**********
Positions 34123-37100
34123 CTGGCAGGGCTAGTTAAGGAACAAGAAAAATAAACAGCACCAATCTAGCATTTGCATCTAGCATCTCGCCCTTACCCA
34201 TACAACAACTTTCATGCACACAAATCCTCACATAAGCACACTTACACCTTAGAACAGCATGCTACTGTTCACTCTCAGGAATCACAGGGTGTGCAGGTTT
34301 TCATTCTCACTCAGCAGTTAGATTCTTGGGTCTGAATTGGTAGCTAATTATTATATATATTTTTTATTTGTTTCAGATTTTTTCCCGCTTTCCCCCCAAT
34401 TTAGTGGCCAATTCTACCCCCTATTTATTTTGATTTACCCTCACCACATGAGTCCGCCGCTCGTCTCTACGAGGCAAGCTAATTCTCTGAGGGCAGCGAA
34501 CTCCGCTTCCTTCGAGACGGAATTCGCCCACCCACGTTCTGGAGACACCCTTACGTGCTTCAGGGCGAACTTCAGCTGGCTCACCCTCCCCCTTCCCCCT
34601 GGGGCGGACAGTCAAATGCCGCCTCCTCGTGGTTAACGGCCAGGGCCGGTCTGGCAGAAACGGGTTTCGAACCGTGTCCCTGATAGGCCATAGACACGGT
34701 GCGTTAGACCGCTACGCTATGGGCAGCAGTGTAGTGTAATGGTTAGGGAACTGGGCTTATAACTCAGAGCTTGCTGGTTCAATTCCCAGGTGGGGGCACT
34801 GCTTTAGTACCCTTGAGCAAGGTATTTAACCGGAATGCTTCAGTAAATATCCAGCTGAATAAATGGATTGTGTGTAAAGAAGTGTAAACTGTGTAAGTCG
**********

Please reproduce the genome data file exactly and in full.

Positions 34123-37100
34123 CTGGCAGGGCTAGTTAAGGAACAAGAAAAATAAACAGCACCAATCTAGCATTTGCATCTAGCATCTCGCCCTTACCCA
34201 TACAACAACTTTCATGCACACAAATCCTCACATAAGCACACTTACACCTTAGAACAGCATGCTACTGTTCACTCTCAGGAATCACAGGGTGTGCAGGTTT
34301 TCATTCTCACTCAGCAGTTAGATTCTTGGGTCTGAATTGGTAGCTAATTATTATATATATTTTTTATTTGTTTCAGATTTTTTCCCGCTTTCCCCCCAAT
34401 TTAGTGGCCAATTCTACCCCCTATTTATTTTGATTTACCCTCACCACATGAGTCCGCCGCTCGTCTCTACGAGGCAAGCTAATTCTCTGAGGGCAGCGAA
34501 CTCCGCTTCCTTCGAGACGGAATTCGCCCACCCACGTTCTGGAGACACCCTTACGTGCTTCAGGGCGAACTTCAGCTGGCTCACCCTCCCCCTTCCCCCT
34601 GGGGCGGACAGTCAAATGCCGCCTCCTCGTGGTTAACGGCCAGGGCCGGTCTGGCAGAAACGGGTTTCGAACCGTGTCCCTGATAGGCCATAGACACGGT
34701 GCGTTAGACCGCTACGCTATGGGCAGCAGTGTAGTGTAATGGTTAGGGAACTGGGCTTATAACTCAGAGCTTGCTGGTTCAATTCCCAGGTGGGGGCACT
34801 GCTTTAGTACCCTTGAGCAAGGTATTTAACCGGAATGCTTCAGTAAATATCCAGCTGAATAAATGGATTGTGTGTAAAGAAGTGTAAACTGTGTAAGTCG